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What Yielding the Right of Way Means

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For many drivers, the idea of the right-of-way can simply be a reference to the requirement that one needs to obey all traffic laws, including those at a controlled intersection. What yielding the right of way means in Texas is the focus of this article.

Understanding what the obligation to yield means can help keep you and your family safe. One of the most common causes of car accidents that personal injury attorneys hear is the other driver’s failure to yield.

What Does Yielding the Right of Way Mean?

However, yielding to the right-of-way in Texas does not just refer to instances at a controlled intersection and every aspect of driving, whether on a rural road facing a dead-end or merging onto a multi-lane highway.

There are two pivotal reasons why you should understand how one should yield when it comes to who has the right of way.

  • Traffic tickets can be given to those who violate traffic laws regarding right-of-way, even at an intersection with no signals, yield signs, or stop signs. In addition, tickets can be handed down to drivers who do not follow proper yielding to the right-of-way protocol at inoperable stoplights or four stop signs facing each other.
  • Failure to yield to the right-of-way can cause potential traffic accidents that will range in their level of severity. Some accidents can result in a minor fender bender. In contrast, a more serious truck accident involving a failure to yield can result in a prolonged stay at the hospital and even wrongful death.

Thus, one must understand when one has the right-of-way and when one should yield to the other drivers on the road instead. Failing to yield the ROW is one of the main causes of car wrecks.

Right of Way Laws in Texas

Texas has its own statutes about the right-of-way. Texas right-of-way law is set out in Section 545.151 of the Texas Transportation Code.

Right-Of-Way at Intersections

In Texas, one must yield to vehicles already in the intersection at an uncontrolled intersection.

If both vehicles arrive at the same time, the car on the right has the right-of-way.

When turning right, continuing traffic has the right-of-way.

When turning left, you must yield to oncoming traffic.

The Emergency Vehicle Exception

Always yield to emergency vehicles with flashing lights and sirens on. If a police car, ambulance, or fire truck approaches, yield to them and safely get out of the way.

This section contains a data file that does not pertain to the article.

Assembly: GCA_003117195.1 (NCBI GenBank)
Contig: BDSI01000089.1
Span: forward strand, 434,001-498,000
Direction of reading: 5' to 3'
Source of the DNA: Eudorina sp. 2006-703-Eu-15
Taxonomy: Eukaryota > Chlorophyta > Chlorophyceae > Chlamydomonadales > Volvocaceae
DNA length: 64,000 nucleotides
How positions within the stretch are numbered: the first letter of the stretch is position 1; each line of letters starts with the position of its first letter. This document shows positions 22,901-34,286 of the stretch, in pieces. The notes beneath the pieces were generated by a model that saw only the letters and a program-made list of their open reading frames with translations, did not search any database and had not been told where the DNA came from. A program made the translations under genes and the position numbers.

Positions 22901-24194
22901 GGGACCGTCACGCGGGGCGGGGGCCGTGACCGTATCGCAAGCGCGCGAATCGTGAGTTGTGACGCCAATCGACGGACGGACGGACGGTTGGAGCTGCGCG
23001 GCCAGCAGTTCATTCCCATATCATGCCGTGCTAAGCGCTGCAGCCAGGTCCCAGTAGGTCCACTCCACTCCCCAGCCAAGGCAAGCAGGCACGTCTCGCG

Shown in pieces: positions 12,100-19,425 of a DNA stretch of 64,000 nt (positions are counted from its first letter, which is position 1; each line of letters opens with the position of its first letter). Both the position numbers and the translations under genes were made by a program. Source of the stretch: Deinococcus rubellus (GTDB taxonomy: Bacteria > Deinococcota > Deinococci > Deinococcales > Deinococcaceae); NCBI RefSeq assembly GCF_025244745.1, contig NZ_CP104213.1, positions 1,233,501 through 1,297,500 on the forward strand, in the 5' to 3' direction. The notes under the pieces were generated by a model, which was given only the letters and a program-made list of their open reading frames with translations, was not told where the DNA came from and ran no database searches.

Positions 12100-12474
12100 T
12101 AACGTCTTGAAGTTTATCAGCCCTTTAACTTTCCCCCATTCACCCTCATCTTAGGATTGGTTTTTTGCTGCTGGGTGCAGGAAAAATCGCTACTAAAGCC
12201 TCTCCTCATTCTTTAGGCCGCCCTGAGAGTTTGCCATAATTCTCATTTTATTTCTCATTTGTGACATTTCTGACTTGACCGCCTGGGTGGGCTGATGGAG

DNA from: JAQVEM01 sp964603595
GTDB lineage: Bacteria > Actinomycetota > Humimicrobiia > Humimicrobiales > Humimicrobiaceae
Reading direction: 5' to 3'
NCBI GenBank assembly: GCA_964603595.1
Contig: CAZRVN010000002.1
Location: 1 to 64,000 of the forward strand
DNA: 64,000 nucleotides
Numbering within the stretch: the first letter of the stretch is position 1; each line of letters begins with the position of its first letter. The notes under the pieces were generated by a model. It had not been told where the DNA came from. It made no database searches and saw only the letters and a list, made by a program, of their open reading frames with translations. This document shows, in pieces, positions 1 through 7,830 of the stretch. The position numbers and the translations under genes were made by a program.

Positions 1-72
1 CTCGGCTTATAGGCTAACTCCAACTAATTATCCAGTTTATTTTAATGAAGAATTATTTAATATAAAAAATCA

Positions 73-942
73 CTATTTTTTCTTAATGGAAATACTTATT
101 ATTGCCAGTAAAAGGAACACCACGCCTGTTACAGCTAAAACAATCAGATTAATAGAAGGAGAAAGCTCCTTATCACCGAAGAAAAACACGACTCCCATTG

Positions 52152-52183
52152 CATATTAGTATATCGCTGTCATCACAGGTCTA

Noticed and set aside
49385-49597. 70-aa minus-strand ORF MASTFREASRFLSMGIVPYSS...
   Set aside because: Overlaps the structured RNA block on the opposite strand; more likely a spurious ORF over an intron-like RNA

Tips For Determining Right of Way

To determine who has the right-of-way when driving, consider the following guidelines to understand the rules of the road better:

  • Always obey the given visual signal when in a controlled intersection with stop signs or traffic signs!
  • In intersections that are not controlled, yield to any cars already at the intersection. If you and another vehicle arrive at the intersection simultaneously, yield to the car on the right. (see illustration above).
  • When approaching an intersection with multiple-lane roads, such as a one-lane, two-lane, or lane that intersects with a larger road, all drivers on the smaller road must yield to cars that are on the larger or multi-lane road.
  • When approaching a T-intersection, where one road ends in a dead-through street, the driver on the dead-end road must yield to traffic on the other, normal-sided street.
  • When approaching a highway exit ramp, the driver on the access road must yield to cars on the exit ramp. Regardless of whether the traffic leaving the freeway will merge into a separate lane, one must still yield to cars on the exit ramp.
  • The right-of-way must also be given to pedestrians in a crosswalk, persons using a seeing-eye guide dog, and persons using a white cane, whether or not it has a white tip.

Remember, you should never assume that the other driver or pedestrian will utilize the rules of the road! Just because eye contact is made does not mean the other individual will give you the right-of-way.

Be safe, assume the worst, and if you are a friendly driver, sometimes letting the other car go is the safe approach, even if it is your right to go first.

Thus, along with ensuring that you follow these guidelines, you must also use appropriate caution when necessary!

Always remember it is better to drive friendly and arrive safely than to be right and be in a car accident that was not your fault!

Right of Way Laws and a Car Accident Injury Case

One of the key elements of a successful car accident claim is proving who was at fault. The injured person who brings a case is required to prove fault. Violating a law or statute can go a long way to proving liability.

If you are injured in a car accident in Houston, right-of-way laws can assist in establishing who was at fault for the crash. And if you can prove fault by violating a statute or otherwise, it can help you get the compensation you deserve.

Getting an attorney with experience in car accident cases can help your mission for fair compensation.

Get an Attorney for Your Accident Claim

An experienced attorney can advance your interest through settlement or a lawsuit for your case. If the crash was not your fault, consider at least talking with a car accident attorney about your claim. Baumgartner Law Firm offers a FREE, no-obligation consultation about your rights and options.

Contact the Car Accident Lawyer in Houston at Baumgartner Law Firm for Help

If you were hurt in a Houston car accident, call (281) 587-1111 for a no-obligation consultation with an experienced car accident lawyer in Houston.

Baumgartner Law Firm


Call Baumgartner Law Firm Personal Injury Lawyers at (281) 587-1111. 

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